Trust expert’s work on mental health tribunals shortlisted for national prestigious award
20 Jun 22
Mental health review tribunals can be particularly difficult for people with learning disabilities and autism. People with learning disabilities and autism can find it difficult to attend, communicate, understand and follow the proceedings making these hearings particularly disadvantageous and distressing for them.
The work of Dr Indermeet Sawhney, Consultant Psychiatrist and Clinical Director for Learning Disability Services at Hertfordshire Partnership University NHS Foundation Trust (HPFT), has changed how mental health tribunals are conducted nationally and for this reason has been shortlisted for a national award.
Anyone sectioned under the Mental Health Act can apply for a Mental Health Review Tribunal hearing to consider whether it is safe and appropriate for them to be discharged, but Dr Sawhney and her team identified serious concerns about as to whether the process was fair, appropriate and engaging for people with a learning disability (LD).
Dr Sawhney highlighted a series of reasonable adjustments to improve the experience of people with learning difficulties at such tribunal hearings.
Dr Sawhney worked with fellow professionals, health access champions and people with LD on ways to ensure the process was much easier to understand and fairer – allowing those involved to engage and have their say. Feedback strongly favoured changes to the existing process to ensure it aligned with the Equality Act (2010).
Dr Sawhney devised ‘easy read’ guidance for ‘face-to-face’ and virtual tribunal hearings which were co-produced with experts by experience – people with LD who help the Trust to shape and develop its services – and it has now been adopted by the Faculty of Intellectual Disability at the Royal College of Psychiatrists (RCPsych) and HM Courts and Tribunals Service. The guidance is available on the gov.UK website at What to expect at a Mental Health Tribunal hearing (EasyRead guide) - GOV.UK (www.gov.uk)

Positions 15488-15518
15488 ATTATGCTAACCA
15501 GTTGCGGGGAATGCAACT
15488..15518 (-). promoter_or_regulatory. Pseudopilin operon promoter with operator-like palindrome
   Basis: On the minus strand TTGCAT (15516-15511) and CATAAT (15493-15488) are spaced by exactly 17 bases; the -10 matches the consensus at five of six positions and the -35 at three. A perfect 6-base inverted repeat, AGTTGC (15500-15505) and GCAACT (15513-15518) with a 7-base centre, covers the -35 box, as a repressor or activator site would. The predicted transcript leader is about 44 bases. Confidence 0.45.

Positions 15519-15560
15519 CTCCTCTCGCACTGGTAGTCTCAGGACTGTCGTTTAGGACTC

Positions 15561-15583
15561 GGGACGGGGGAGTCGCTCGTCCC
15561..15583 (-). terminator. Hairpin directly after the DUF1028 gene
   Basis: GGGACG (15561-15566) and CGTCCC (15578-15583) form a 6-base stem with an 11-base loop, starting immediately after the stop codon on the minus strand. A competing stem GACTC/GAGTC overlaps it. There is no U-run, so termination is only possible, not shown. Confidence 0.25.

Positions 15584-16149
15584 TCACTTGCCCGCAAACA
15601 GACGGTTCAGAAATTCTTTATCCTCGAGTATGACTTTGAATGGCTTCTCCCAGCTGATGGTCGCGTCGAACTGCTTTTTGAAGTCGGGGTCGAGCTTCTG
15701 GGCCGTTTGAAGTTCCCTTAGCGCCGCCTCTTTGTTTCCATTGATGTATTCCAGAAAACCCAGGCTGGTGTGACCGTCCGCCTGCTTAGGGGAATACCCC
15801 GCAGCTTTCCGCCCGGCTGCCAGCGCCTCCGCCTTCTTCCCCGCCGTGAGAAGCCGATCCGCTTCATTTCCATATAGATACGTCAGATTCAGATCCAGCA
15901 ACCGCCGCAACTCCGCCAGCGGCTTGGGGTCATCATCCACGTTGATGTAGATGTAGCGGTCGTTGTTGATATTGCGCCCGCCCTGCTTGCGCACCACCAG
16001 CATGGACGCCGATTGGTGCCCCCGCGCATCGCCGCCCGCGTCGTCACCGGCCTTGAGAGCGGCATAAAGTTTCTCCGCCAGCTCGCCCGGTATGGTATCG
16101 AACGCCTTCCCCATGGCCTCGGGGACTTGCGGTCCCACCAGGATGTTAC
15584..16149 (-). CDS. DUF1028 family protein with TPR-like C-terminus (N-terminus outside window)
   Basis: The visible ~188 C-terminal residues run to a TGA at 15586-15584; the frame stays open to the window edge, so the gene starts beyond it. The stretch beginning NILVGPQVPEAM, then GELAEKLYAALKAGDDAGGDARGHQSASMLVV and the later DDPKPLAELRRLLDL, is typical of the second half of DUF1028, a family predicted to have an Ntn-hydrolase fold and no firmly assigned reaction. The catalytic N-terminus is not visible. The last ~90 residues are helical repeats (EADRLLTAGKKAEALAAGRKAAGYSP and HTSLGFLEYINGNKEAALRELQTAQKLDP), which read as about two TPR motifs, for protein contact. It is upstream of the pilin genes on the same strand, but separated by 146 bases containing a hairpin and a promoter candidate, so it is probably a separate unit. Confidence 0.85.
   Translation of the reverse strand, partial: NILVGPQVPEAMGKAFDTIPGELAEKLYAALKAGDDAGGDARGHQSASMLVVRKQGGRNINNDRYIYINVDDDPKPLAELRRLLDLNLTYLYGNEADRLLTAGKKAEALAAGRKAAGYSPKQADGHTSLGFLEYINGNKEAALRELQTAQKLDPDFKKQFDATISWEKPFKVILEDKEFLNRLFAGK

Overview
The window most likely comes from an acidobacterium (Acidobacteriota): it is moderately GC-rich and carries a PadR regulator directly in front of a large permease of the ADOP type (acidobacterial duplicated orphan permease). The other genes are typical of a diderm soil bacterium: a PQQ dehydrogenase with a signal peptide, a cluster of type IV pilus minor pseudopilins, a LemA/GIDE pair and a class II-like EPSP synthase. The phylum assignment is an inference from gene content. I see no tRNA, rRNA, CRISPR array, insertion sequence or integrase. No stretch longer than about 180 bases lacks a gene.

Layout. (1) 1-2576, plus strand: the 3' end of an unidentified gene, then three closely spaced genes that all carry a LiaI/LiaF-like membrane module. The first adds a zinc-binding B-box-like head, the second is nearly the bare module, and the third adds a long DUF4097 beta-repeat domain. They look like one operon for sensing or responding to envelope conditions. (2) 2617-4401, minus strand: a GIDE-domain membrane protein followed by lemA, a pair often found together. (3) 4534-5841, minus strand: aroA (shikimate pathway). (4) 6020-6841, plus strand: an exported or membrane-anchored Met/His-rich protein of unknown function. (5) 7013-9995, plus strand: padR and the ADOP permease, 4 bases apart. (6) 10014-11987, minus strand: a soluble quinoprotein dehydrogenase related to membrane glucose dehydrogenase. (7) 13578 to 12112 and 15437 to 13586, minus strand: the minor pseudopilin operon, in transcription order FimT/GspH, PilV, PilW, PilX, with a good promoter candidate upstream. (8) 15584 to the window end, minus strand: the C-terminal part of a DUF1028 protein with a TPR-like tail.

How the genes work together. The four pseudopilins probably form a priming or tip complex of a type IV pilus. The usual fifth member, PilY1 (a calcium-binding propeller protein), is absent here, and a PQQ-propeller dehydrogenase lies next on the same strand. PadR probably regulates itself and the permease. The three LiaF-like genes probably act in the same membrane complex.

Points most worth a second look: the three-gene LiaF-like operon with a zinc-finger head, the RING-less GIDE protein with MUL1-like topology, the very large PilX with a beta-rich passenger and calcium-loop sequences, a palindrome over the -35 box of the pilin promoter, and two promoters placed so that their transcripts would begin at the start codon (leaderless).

The project, Making Reasonable Adjustments Mental Health Tribunal hearings for people with learning disabilities, was entered into the Learning Disabilities Initiative of the Year category at this year’s HSJ Patient Safety Awards, which recognise outstanding contribution to healthcare.
The entry has been shortlisted from hundreds of applicants, selected for its ambition, visionary spirit and the positive impact it has had on service users.
Dr Sawhney said: “I am delighted to see this work recognised in this way and thrilled to have been shortlisted. More importantly, I am really pleased that these changes will greatly improve the experience of people who were previously disadvantaged by the hearings process.
“That previous process could not be fair if the very people who are the subject of such hearings could not understand the way they were being conducted and did not know how they could have their say in trying to determine the outcome. The process needed to be much more inclusive and accessible so that the people are at the centre of the hearing could engage with it in a meaningful way.
“Given the implications of a tribunal’s decision on a person’s liberty, it is very important that people with a learning disability have an equal opportunity to engage with the process and to have their voices heard.”
The project will now go through a further judging process, with the winner announced at the awards ceremony in Manchester in September.